A Royal Treat: NWCTC's "King Lear"
By Leela Ginelle, PQ Monthly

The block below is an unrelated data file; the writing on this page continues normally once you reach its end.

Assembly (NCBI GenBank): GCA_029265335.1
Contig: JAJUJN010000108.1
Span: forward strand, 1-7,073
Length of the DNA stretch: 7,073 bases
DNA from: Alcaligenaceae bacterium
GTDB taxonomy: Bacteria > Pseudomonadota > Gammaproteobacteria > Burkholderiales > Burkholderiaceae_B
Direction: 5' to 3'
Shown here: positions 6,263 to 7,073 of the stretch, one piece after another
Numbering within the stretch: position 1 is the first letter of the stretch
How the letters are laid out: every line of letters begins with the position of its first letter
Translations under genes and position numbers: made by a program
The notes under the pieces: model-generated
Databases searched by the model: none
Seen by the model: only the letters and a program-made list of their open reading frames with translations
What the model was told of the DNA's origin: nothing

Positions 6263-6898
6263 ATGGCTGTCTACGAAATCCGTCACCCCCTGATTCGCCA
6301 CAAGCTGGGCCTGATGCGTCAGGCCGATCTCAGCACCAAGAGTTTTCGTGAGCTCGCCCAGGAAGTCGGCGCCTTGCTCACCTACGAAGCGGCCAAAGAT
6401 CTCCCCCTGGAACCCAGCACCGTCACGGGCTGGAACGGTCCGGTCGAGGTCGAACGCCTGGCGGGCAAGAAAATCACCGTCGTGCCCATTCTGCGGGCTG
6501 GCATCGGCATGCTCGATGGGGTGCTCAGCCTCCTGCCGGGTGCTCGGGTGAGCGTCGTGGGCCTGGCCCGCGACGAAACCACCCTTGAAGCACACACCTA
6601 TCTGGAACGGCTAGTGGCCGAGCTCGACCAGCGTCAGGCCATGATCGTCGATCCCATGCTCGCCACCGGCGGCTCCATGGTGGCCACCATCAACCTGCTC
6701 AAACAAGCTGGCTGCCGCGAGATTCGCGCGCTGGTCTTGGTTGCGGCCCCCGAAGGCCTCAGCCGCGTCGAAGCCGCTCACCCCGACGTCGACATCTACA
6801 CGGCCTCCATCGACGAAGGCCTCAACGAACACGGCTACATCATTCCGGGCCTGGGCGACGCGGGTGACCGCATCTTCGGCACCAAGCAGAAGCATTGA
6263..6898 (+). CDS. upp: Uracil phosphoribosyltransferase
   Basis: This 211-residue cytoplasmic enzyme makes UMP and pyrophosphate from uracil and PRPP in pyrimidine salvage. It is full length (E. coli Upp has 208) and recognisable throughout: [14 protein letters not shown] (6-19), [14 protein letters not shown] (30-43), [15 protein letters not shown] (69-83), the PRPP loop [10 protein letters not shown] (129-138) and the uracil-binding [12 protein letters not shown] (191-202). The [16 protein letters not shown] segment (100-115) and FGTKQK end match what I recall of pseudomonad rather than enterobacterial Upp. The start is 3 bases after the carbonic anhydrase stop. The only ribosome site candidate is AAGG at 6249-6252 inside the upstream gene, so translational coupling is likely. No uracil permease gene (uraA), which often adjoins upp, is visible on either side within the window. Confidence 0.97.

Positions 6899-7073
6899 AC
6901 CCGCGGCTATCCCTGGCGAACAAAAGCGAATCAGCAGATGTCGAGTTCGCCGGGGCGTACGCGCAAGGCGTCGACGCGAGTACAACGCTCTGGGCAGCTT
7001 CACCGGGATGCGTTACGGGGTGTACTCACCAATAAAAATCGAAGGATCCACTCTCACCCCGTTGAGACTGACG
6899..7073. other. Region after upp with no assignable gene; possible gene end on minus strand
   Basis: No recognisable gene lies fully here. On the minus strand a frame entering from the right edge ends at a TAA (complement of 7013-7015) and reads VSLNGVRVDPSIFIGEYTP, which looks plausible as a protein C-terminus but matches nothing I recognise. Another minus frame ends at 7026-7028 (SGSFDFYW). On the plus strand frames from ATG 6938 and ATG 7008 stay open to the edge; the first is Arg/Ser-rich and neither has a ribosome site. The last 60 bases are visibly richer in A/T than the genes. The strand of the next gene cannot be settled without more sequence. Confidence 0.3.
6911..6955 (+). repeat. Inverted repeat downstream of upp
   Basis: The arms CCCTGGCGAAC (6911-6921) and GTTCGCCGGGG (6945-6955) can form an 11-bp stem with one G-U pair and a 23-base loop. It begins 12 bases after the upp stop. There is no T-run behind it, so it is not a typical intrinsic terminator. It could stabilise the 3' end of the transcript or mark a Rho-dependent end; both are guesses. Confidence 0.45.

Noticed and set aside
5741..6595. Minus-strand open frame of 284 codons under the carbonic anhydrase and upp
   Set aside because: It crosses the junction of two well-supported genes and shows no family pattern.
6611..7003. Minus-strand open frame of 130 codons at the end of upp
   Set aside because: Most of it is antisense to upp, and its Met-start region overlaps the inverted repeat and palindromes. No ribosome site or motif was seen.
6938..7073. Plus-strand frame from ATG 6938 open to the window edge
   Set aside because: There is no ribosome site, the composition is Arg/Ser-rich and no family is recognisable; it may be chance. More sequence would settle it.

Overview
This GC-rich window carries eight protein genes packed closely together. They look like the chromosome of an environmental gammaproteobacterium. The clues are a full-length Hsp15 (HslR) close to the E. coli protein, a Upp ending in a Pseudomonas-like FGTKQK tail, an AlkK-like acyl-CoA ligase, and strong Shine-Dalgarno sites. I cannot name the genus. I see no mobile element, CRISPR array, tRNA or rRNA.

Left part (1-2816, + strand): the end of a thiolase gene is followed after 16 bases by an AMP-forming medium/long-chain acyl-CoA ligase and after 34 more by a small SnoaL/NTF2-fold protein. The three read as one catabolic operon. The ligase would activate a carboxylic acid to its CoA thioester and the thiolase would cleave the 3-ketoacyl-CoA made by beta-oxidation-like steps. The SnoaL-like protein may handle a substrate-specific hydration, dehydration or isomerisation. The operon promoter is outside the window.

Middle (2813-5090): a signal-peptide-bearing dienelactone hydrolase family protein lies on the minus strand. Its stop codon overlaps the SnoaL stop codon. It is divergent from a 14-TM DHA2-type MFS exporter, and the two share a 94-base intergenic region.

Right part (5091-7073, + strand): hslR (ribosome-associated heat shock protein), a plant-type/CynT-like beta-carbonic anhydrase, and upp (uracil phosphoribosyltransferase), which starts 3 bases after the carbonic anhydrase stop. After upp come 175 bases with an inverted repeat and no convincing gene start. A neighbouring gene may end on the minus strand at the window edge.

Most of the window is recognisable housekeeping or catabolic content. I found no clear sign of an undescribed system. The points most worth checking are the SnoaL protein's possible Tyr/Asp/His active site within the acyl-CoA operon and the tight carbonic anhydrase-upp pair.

"King Lear" (at the Shoebox Theater through March 30) is the grandest of Shakespeare's great tragedies, employing a language that marries old testament myth with gripping psychological insight. It's not every actor who can credibly animate its title king, a man so accustomed to sovereign authority his notion of prayer involves interrupting conversations to request torturous curses from the heavens upon those he's conversing with. Northwest Classical Theater Company's wonderful new production, however, is anchored by such an actor, the excellent Ted Rosium, who brings a captivating and affecting blend of the fierce and feeble to his role. "Lear" begins, famously, with the widowed king's decision to abdicate his throne, dividing his kingdom between his three daughters, among whose castles he plans to rotate in his retirement with his private army. He couches the ceremony in a mock contest, instructing the women to out-proclaim each other regarding their love to him, in order to earn bigger shares. Two, Goneril and Regan (the always amazing NWCTC company members Melissa Whitney and Brenan Dwyer) comply, while Lear's youngest, and purported favorite, Cordelia (a fine, but underused, Clara-Liis Hillier) demurs, citing modesty, and is promptly disowned. The scene is dream-like, at once realistic and absurd, and sets the tone for the play. What's most surprising and satisfying about NWCTC's production is how well the play's outsized language and story is transported into the Shoebox Theater's intimate setting. JoAnn Johnson's direction is spare and elegant. Actresses and actors come and go on a nearly propless stage, their words and actions alone conveying the story's mounting dread. The costume design by McKenna Twedt is likewise minimal and perfect, with the lovely, chic modern dress outfits suggesting in simple strokes the characters' stations and the kingdom's values. Unlike many productions, which portray Goneril and Regan as latent villains who turn on their father at first chance, a reading the text supports, Johnson directs their growing impatience more subtly, showing daughters who, while still intimidated by their father's temper, grow before us into their new roles. Dwyer and Whitney each handle these changes wonderfully. This approach, while original, and effective in the moment, becomes problematic as the play progresses, and Regan is soon enthusiastically torturing her father's former advisor Gloucester (a fantastic Gary Powell), and the two daughters are vying maniacally for the love of Gloucester's devious, blood thirsty son Edmund (a captivating Tom Walton), and one wonders what became of their fertile consciences. Lear, the play, centers on generational strife, between Lear and his daughters, and Gloucester and his two sons, Edmund and Edgar. In the latter plot, Edgar falls victim to the scheming of his illegitimate brother's scheming, and is himself disinherited and chased into hiding. Edgar disguises himself as Tom o' Bedlam, a mad beggar in a hovel, who Lear, locked out by his unfeeling daughters finds on a stormy night. It's not the fault of actor Jeffery Arlington, who portrays Edgar, that I find Tom o' Bedlam Shakespeare's most insufferable character, and his scenes with the mad king dull, maudlin and impenetrable. We all have our gripes. The common reading of this play holds that Lear's decision to vacate his throne upsets the natural order, engendering chaos and cruelty, in the form of the torture of Gloucester, whose eyes are gouged out onstage, Tarantino-style. Lear's vacuum makes way for the amoral Edmund's rise, as well, while virtuous characters, like Edgar, and the loyal Kent (a formidable David Sikking) must disguise themselves. While gripping, it can feel a bit schematic, and its anxiety over patriarchy's fragility, a worry likely shared by those who've curated English literature's canon for much of the last few centuries, possibly explains its consistent ranking as Shakespeare's greatest play. The sorrow and chaos that envelope the kingdom following Lear's abdication is interrupted by Cordelia, and the army of her new husband, the king of France, who've come to avenge him. The confusion and treachery in this battle's aftermath lead to the play's epically tragic denouement. While the conclusion doesn't hit with quite the emotional charge it ought to here, it is moving nonetheless. "King Lear" is like a symphony, and to attend a show where all the players are so expert in their parts they bring it to sensuous life, as those in this production do, is an occasion for rejoicing. The stage and sets may be modest at Northwest Classical's new production, but, as usual, the company's achievements are not. "King Lear" Northwest Classical Theater Company at the Shoebox Theater through March 30 http://www.nwctc.org/season.html Photo credit: Jason Maniccia